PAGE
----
Friday, January 19, 2018 at 7:30PM

Andrew and Heather Adelsberger
perform Franz Schubert’s 24-song
cycle for baritone and piano

Free performance in the 1889 Chapel.
Seating is limited. Please RSVP.

The Performers

Bass-baritone Andrew Adelsberger has appeared as Dr Bartolo in Il barbiere di Siviglia with Ash Lawn Opera, Don Magnifico in La Cenerentola with Bel Cantanti Opera, Spinelloccio in Gianni Schicchi and Matt of the Mint in The Beggar’s Opera at Lorin Maazel’s Castleton Festival, and as the Sacristan in Tosca and Mr Kofner in The Consul with the Chautauqua Opera. He holds a Master of Music degree from the Maryland Opera Studio. His concert credits include Schubert’s Winterreise, Raphael and Adam in The Creation, Handel’s Messiah, Mozart’s Requiem, Fauré’s Requiem, Haydn’s Kettledrum Mass and Nelson Mass, and the Bruckner Te Deum.



Heather Adelsberger maintains an active career as a pianist, organist and music educator in the Washington D.C. area. She holds an undergraduate degree in Piano Performance from the Catholic University of America and a Master of Music degree in Collaborative Piano from the University of Maryland.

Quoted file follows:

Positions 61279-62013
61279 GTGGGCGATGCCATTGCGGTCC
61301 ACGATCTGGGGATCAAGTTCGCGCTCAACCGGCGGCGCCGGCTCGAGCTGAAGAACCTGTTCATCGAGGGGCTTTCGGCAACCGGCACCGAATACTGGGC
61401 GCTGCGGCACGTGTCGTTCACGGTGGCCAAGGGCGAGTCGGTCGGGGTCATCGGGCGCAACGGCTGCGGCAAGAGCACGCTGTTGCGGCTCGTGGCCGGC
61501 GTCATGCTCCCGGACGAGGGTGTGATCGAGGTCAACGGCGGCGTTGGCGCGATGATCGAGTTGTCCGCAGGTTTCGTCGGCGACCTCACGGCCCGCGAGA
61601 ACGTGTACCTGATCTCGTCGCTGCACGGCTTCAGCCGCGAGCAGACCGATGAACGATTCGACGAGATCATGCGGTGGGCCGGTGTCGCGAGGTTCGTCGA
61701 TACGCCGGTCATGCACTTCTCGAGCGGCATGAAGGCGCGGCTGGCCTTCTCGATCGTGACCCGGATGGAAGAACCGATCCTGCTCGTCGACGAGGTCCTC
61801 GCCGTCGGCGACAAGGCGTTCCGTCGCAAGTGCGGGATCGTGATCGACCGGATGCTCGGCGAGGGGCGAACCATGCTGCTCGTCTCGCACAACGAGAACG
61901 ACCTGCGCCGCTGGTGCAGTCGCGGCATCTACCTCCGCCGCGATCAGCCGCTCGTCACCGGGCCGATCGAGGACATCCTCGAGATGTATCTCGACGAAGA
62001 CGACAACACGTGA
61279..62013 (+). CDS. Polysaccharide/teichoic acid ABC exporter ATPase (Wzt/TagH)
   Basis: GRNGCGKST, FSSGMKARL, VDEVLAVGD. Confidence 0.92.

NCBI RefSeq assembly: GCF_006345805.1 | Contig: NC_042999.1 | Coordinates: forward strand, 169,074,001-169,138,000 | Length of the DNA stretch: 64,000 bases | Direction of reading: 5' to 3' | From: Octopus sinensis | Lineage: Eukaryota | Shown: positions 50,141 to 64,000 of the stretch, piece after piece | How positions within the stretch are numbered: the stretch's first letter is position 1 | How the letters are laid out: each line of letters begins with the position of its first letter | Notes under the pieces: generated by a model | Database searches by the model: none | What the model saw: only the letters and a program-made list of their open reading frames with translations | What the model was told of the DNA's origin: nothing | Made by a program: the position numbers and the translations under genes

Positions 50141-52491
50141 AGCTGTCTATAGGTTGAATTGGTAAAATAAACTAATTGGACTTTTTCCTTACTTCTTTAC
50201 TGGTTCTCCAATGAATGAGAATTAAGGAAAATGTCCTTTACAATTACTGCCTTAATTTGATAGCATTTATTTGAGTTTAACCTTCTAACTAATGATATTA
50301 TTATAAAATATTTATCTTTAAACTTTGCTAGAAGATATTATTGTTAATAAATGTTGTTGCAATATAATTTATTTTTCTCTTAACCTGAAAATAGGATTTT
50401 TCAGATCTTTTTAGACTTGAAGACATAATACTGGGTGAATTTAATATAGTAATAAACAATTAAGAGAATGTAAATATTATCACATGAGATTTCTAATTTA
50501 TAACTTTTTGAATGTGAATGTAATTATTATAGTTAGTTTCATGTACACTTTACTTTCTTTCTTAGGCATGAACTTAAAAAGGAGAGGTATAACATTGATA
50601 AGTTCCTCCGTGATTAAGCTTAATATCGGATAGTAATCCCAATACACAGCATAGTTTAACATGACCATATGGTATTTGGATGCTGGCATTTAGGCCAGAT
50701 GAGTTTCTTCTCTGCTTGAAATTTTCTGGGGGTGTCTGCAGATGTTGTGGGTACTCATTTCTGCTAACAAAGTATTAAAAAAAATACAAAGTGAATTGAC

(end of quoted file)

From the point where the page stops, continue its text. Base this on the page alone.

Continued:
Ms. Adelsberger is currently the Director of Music at St. Louis Church in Clarksville, MD and Artistic Director of the St. Louis Church Concert Series. 

The Music

Winterreise – Winter Journey – a cycle of 24 songs for voice and piano based on poems by Wilhelm Müller, was composed by Franz Schubert towards the end of his short life. He died in Vienna in 1828 aged only 31. 

The 24 songs are forerunners, in a sense, of all those songs of love and loss that have been the soundtrack of generation on generation of teenagers. But the loss of love, which is only sketched ambiguously in the first song, “Goodnight”, is just the beginning of it. Schubert’s wanderer embarks on a journey through a winter landscape that leads him to question his identity, the conditions of his existence – social, political and metaphysical – and the meaning of life. And it is all done with light and shadow, moving between sardonic humour and depressive longing...

Ian Bostridge writing in The Guardian